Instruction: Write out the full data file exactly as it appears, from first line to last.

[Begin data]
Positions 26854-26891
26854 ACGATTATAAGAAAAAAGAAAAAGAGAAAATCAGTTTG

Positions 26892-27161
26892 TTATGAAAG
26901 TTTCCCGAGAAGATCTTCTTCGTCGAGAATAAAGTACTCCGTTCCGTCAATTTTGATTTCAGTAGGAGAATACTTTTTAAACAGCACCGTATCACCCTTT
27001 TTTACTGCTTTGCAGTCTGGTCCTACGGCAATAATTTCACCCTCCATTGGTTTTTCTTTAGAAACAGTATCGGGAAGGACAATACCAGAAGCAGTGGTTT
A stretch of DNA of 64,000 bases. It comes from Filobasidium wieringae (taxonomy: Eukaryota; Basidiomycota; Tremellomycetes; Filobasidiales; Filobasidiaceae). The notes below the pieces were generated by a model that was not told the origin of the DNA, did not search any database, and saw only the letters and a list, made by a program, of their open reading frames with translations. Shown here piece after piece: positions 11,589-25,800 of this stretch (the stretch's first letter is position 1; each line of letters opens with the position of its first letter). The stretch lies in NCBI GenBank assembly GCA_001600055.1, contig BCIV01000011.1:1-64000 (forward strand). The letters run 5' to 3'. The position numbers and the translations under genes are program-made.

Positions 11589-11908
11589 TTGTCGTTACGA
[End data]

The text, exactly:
Positions 26854-26891
26854 ACGATTATAAGAAAAAAGAAAAAGAGAAAATCAGTTTG

Positions 26892-27161
26892 TTATGAAAG
26901 TTTCCCGAGAAGATCTTCTTCGTCGAGAATAAAGTACTCCGTTCCGTCAATTTTGATTTCAGTAGGAGAATACTTTTTAAACAGCACCGTATCACCCTTT
27001 TTTACTGCTTTGCAGTCTGGTCCTACGGCAATAATTTCACCCTCCATTGGTTTTTCTTTAGAAACAGTATCGGGAAGGACAATACCAGAAGCAGTGGTTT
A stretch of DNA of 64,000 bases. It comes from Filobasidium wieringae (taxonomy: Eukaryota; Basidiomycota; Tremellomycetes; Filobasidiales; Filobasidiaceae). The notes below the pieces were generated by a model that was not told the origin of the DNA, did not search any database, and saw only the letters and a list, made by a program, of their open reading frames with translations. Shown here piece after piece: positions 11,589-25,800 of this stretch (the stretch's first letter is position 1; each line of letters opens with the position of its first letter). The stretch lies in NCBI GenBank assembly GCA_001600055.1, contig BCIV01000011.1:1-64000 (forward strand). The letters run 5' to 3'. The position numbers and the translations under genes are program-made.

Positions 11589-11908
11589 TTGTCGTTACGA